Updated: 22:35, Monday, 23 April 2012
Pensioners who formerly worked at Aer Lingus, the Dublin Airport Authority and SR Technics are facing a cut in their pensions because of the pension levy.
The news is contained in a communication to all members from the trustees of the joint Irish Aviation Superannuation Scheme.
The scheme handles pensions for employees in all three companies, although SR Technics has now closed.
In it, trustee Brian Duncan says that because of the 0.6% per annum deduction from the pension scheme, the trustees will have to make what he called "modest benefit reductions".
Pensioners will be advised in due course of how the cuts will be implemented.
Mr Duncan notes that between March 2011 and the end of 2011, the deficit in the IASS scheme rose from €343m to around €700m due to disappointing investment returns and lower interest rates in European countries.
While the deficit may have reduced slightly in the meantime, the position remains very volatile.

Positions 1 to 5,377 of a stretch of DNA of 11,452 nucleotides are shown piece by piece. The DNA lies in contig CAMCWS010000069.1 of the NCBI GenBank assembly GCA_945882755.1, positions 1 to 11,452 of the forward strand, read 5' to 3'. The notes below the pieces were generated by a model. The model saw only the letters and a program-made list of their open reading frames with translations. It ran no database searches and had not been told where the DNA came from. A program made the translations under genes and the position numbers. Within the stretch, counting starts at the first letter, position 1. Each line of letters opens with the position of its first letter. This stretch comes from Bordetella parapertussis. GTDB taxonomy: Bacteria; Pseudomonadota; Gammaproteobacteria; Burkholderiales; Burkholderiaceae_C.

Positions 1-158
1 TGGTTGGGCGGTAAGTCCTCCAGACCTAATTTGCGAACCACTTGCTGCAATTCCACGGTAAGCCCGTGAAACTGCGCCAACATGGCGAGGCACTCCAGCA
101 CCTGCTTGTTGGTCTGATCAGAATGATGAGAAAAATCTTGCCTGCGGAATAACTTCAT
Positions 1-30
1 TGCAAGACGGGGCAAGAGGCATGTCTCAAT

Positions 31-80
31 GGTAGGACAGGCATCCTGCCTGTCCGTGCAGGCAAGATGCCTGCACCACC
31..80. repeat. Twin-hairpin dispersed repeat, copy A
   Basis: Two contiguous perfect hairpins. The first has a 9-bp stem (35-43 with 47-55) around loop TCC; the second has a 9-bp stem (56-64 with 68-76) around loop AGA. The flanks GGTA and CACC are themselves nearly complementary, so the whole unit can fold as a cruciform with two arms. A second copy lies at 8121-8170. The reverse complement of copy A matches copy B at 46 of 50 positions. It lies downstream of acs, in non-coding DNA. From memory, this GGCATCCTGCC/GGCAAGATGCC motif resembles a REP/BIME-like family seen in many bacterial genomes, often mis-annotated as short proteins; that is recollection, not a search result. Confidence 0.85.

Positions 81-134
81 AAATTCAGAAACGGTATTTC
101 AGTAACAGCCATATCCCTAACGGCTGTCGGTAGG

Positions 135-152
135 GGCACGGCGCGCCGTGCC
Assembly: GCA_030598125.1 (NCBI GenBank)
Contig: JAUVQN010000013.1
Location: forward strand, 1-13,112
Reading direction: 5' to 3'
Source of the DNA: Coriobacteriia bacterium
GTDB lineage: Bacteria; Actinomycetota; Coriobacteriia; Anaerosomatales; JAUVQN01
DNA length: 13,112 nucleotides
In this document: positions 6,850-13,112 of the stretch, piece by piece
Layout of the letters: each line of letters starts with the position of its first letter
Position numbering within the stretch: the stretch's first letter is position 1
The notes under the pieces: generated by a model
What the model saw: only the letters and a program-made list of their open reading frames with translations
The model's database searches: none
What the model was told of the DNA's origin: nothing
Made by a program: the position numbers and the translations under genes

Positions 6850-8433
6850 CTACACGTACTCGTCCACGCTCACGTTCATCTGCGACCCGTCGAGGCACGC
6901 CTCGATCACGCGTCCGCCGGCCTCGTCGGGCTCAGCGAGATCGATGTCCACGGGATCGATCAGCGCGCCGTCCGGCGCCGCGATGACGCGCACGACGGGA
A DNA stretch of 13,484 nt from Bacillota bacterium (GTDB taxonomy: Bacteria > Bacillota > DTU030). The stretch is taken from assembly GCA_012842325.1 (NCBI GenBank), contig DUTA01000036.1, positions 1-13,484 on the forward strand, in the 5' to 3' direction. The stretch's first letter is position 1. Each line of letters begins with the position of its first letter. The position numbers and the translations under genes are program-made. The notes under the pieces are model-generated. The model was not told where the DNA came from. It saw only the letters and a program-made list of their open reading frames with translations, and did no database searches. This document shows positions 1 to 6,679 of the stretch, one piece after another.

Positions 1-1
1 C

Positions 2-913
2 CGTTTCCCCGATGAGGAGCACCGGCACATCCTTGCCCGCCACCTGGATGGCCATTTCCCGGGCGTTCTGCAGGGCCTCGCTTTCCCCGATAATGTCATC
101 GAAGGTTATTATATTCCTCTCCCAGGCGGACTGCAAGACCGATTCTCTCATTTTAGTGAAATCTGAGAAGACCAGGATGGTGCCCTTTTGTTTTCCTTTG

Talks are underway at the Labour Relations Commission in a bid to agree a strategy to address the deficit.
The talks are crucial because the Government cannot sell its stake in Aer Lingus until the deficit issue is addressed.
Mr Duncan says that current employer and employee contributions are not sufficient to fund benefits.
He also informs members that employers have said that they will not pay additional contributions into the scheme.
Strategies to reduce the deficit include payment of additional contributions, cutting the benefits of those who are currently working and those who have left but deferred their pensions, and the purchase of sovereign annuities for pensioners.
Mr Duncan's document also raises the issue of co-ordination with the State pension.
At present, staff in the scheme who stay until the normal retirement age do not cost the scheme the full price of their pension, as it is offset by the State pension.
However, those who leave early are entitled to both the full pension from the scheme, and the State pension on top.
That has placed an additional burden or strain on the pension scheme.
The DAA pointed out that the operation of the pension scheme was a matter for the trustees of the scheme.
The Director of Human Resources at Aer Lingus, Michael Grealy, said the letter was welcome in that it clarified important issues regarding the pension scheme.
The Chief Executive of the Labour Relations Commission, Kieran Mulvey, who is chairing the talks, said he would be recalling the parties at the earliest possible agreed date in a bid to accelerate progress in the negotiations.
He said he also wanted to avoid further speculation on the issue.